Village Smithy Stays the Course

If you've been feeding folks for 45 years, you're already doing it right.

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Village Smithy's dining room, with wood wall paneling, hardwood floors, and wooden tables and chairs.
The Village Smithy is homey, just as you'd expect from a breakfast joint that serves your parents—and your kids. / Jared Ettelson

This year is all about change. Whatever you want to call it—pivoting (ugh), rethinking, adjusting, reassessing, consolidating, shifting, adapting—there’s no question that 2020 has required extraordinary flexibility (even gymnastics) from all of us.

But sometimes it’s not the newest, shiniest thing that attracts customers, especially when when you’ve got nearly half a century of serving good food behind you and the goodwill of multiple generations. Carbondale’s Village Smithy Restaurant has been serving breakfast and lunch for 45 years, and while it’s certainly made adjustments to its operations in the last ten months, it’s staying the course and relying on return business to keep on chugging along. Managing partner and co-owner Jared Ettelson weighs in.

DO: What months saw your largest revenues in 2020?

Jared Ettelson: July, August, and September.

DO: What do you feel has been the biggest driver of your profitability so far this year?

JE: Our generous, loyal customers (and a 45-year-history for the Village Smithy).

DO: What are your revenues like compared to this time last year?

JE: The last four months are 102% of last year.

DO: Did you offer takeout or delivery prior to March 17 or for any portion of the shutdown? 

JE: [We did] limited takeout prior to March 17, and were closed from March 17 through April 11.  [From] April 12 to June 1 [we did] takeout only and did very well. Now with dine-in seating, we’re still doing about 25 percent takeout!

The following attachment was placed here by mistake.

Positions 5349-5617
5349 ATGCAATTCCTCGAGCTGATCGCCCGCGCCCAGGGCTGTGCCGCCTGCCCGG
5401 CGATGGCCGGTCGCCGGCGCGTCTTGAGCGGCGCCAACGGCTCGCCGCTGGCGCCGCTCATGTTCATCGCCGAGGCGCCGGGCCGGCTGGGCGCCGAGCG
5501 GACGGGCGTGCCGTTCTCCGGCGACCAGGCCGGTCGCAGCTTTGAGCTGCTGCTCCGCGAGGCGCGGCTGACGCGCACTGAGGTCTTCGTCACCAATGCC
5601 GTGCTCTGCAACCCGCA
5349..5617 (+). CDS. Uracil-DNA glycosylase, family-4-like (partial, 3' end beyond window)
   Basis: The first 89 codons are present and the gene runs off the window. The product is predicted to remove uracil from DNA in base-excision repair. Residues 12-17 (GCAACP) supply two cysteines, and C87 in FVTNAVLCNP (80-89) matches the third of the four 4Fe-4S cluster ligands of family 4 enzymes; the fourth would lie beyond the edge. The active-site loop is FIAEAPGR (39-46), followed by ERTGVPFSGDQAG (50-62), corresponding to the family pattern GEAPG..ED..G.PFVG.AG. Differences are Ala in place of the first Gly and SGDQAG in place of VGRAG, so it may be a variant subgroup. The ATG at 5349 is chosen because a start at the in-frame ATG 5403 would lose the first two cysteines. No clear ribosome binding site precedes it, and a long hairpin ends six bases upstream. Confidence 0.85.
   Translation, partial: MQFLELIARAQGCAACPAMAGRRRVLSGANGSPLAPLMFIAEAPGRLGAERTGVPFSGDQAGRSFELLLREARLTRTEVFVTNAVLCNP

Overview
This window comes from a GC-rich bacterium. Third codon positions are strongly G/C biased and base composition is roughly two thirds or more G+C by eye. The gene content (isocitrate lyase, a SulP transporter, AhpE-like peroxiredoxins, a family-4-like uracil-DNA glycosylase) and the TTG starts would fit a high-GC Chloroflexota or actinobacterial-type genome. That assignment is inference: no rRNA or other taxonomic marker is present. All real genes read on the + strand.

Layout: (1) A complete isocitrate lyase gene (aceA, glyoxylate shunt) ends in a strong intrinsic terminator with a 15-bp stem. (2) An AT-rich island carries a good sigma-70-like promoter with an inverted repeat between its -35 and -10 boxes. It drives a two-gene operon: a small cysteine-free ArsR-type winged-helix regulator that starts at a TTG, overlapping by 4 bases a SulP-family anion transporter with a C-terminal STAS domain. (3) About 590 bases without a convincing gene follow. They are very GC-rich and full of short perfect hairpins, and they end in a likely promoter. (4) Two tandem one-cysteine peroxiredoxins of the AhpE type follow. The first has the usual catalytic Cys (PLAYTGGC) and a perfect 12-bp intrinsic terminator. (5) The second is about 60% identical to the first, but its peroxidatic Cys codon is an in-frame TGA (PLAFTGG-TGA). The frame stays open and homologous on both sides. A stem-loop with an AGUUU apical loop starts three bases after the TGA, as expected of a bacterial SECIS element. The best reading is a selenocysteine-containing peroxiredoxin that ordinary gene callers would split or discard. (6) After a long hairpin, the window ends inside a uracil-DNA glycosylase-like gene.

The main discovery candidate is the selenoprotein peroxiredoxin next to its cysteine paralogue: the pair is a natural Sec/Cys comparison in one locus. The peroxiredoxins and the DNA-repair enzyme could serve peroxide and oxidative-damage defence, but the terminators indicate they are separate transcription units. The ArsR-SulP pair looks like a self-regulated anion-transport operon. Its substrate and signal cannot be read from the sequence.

DO: Outside of shifting to takeout/delivery, what other changes have you made to operations this year? 

JE: All the new health department guidelines were changes, but we added tables in our yard, maintained two separate entrances and exits, [added] new air filtration systems, [added] more staff and limited server sections for better service. We added a to-go window and to-go server.

DO: Have you had to lay off any staff since March 17?

JE: We did not lay off anyone!

Four wooden picnic tables spread out on a lawn and covered by four blue tents.
The Village Smithy added outdoor seating this summer. / Jared Ettelson

DO: Have you expanded your patio seating, and if so, has it made a significant difference for your financials?  

JE: For the summer we added yard tables; for the winter we are enclosing six additional tables on our deck for year round service. These were very necessary for our financial success and customer satisfaction!

DO: What advice would you give to other bars and restaurants looking to thrive right now? 

JE: In our area, the majority of people are very happy we are maintaining the health department standards so strictly.  No one enters our facility without a mask or stands without a mask. Show you care about what is going on! We didn’t write the rules, but we appreciate everyone for following them. 

DO: And conversely, what do you want to hear about/learn from other restaurants? 

JE: What does your winter plan look like? We are losing our outside seating option; how do you plan to stay full when people are afraid to be cooped up inside???

Talk to us! Email your experiences (and thoughts, opinions, and questions—anything, really) to askus@diningout.com

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